Santana trade isn't a given
posted: Saturday, November 24, 2007 | Feedback | Print Entry
The Johan Santana sweepstakes are about to begin, writes Kat O'Brien. In a report earlier in the week, there was mention that the Twins had offered a five-year, $93 million deal, and that Santana might be looking for something in the Barry Zito range -- an inference to the seven-year, $126 million dollar deal that Zito got from San Francisco last winter.
Heard from a well-placed source that the Twins' offer was four years and $80 million, and in fact, Barry Zito money is significantly less than what Santana may be looking for. In fact, Santana may open contract discussions for something in the range of six years and $150 million, beginning with the 2009 season (the left-hander is under contract for $13.25 million for next season). This will make it extraordinarily difficult for the Twins to trade the left-hander, because of the dynamics that are in play:
1. Santana has a no-trade clause, which means that he can decline any deal unless the team making the swap for him agrees to give him what he wants -- and he is in position to ask for a deal that will redefine the ceiling of what pitchers are paid.
Say that the Red Sox arranged for the framework of a trade with the Twins. Santana would use the no-trade clause as leverage to ask the Red Sox (or any other team) for the record-setting deal, and he would be in position to effectively name his price. He could say, Pay me what I want, or else I'll kill the deal and just wait for free agency. And remember how remarkable a salary of $25 million would be -- Santana would be the first pitcher ever to receive a multiyear deal worth at least $20 million, and his deal would go far beyond that, by about 25 percent. "Do you know how much it would cost to insure a deal like that?" an executive with another team asked rhetorically.
2. Because of Santana's apparent salary requirements, any team looking to trade for the left-hander would not only be asked to give up a boatload of prospects -- including at least one or two of their very best prospects -- but then also pay him a record-setting contract.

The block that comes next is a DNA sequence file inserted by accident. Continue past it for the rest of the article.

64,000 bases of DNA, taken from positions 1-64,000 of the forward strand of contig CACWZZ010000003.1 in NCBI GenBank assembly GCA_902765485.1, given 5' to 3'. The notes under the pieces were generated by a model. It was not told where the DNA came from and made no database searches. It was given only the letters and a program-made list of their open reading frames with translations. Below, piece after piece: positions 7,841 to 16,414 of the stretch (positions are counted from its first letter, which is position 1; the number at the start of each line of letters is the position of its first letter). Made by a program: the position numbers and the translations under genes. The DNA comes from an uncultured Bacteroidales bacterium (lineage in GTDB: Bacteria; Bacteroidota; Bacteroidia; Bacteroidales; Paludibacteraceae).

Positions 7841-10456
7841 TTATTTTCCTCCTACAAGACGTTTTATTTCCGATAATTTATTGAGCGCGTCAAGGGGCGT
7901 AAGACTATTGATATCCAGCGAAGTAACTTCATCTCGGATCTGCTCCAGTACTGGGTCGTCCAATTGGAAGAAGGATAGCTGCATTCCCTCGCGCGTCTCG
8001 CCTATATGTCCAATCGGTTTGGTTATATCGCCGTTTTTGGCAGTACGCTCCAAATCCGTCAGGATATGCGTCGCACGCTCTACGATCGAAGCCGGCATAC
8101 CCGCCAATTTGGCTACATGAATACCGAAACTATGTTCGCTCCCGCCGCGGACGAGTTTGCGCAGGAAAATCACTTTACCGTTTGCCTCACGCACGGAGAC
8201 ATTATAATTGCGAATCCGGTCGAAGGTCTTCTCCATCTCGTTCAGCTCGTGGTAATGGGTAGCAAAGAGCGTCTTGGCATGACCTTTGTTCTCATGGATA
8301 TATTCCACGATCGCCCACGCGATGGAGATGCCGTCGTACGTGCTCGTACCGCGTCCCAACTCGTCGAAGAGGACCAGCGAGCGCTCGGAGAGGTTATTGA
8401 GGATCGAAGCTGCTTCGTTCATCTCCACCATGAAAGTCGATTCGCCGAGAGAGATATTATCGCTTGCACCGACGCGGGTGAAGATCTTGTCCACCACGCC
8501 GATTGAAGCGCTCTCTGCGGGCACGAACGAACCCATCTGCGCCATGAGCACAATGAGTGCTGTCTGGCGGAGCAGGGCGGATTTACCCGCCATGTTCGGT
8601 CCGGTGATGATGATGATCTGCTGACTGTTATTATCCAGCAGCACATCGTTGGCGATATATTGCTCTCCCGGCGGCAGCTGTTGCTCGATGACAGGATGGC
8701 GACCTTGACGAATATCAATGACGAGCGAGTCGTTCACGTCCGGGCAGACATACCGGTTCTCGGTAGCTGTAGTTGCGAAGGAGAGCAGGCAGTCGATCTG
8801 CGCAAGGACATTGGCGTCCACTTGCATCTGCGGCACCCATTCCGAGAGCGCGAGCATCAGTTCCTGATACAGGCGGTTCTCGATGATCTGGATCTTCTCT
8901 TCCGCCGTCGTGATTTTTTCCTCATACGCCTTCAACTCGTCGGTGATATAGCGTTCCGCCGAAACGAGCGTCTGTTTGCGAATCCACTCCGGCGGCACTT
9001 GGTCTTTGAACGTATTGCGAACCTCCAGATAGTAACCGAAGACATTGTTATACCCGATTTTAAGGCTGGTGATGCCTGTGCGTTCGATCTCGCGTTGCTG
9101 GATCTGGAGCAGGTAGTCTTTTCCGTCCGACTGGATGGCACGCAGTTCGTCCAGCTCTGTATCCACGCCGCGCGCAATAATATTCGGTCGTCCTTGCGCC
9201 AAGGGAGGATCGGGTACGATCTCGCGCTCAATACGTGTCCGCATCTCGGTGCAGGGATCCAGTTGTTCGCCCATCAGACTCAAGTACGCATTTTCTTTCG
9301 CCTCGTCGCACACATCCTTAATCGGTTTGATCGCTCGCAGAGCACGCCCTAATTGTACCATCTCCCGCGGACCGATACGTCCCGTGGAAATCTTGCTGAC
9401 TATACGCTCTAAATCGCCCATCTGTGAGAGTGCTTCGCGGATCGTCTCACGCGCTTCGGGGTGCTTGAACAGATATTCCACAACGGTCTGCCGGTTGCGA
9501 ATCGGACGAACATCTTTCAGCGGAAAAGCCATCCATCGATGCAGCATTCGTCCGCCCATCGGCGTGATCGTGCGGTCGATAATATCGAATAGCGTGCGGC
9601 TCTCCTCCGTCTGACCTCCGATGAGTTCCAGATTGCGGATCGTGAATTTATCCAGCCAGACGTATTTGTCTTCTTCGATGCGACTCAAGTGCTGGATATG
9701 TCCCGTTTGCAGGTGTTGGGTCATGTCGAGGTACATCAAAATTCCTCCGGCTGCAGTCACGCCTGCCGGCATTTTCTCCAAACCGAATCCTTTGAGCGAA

If you are the Red Sox, should you be willing to trade Clay Buchholz and/or Jon Lester and/or Jacoby Ellsbury -- and then throw in a $150 million contract extension? Or would you rather just take your chances and wait to bid on Santana if he becomes available next fall? If you are the Yankees, should you offer Phil Hughes and others now and then give Santana the biggest pitcher contract ever, or should you wait?
3. Lest there be any doubt, there will be a team willing to give up prospects in a Santana deal. The Mets, for instance, might be very aggressive and agree to give up a package of players while knowing how much they might have to pay the left-hander. But then the Twins will have to ask themselves, before agreeing -- are we getting enough in return?
Say the Mets offered outfielder Lastings Milledge and pitchers Mike Pelfrey, Phil Humber and Joe Smith. Billy Smith, Minnesota's new general manager, is in his first year, and if he trades Santana, the deal will go a long way toward shaping his legacy, and perhaps his future. A Santana deal would also go a long way toward determining the relationship between the Twins and their fan base in the immediate future -- a fan base that is paying for the ballpark being built for the Twins. Would a package of Milledge, Humber and Pelfrey be enough, when weighed against the backlash that Smith and the organization will feel if they trade the planet's best pitcher? Is any deal enough?
Smith will have to ask himself: Would it be better to hang on to Santana for 2008 and hope that he and Francisco Liriano lead the Twins back into the pennant race next season? The Twins could always revisit trade talks next July, if the team is falling out of the race.
Smith will have to ask himself this: Might it be better for the Twins, as an organization, to keep Santana through next year and then settle for two compensation draft picks when he leaves as a free agent? Because the cost to the organization, in fan-base goodwill and ticket-sale backlash, might be greater than the difference in the value of a Santana trade now and the value of two draft picks. The safer play for the Twins, in how they are perceived by Twins fans, might be to let Santana walk away on his own, rather than put him on a platter and hand him to the Yankees or the Red Sox or some big-market team.
Given all the factors that have to be considered, it may be very hard for Smith to agree to a trade and for any interested team to finish the deal. We'll see.
The Twins are determined to not let Santana go free, writes Joe Christensen -- meaning that a trade could be in order.
Dustin Pedroia and Jacoby Ellsbury should be untouchables for the Red Sox in any Santana deal, writes Steve Buckley.
The departure of Torii Hunter signals a move in the wrong direction, writes Tom Powers.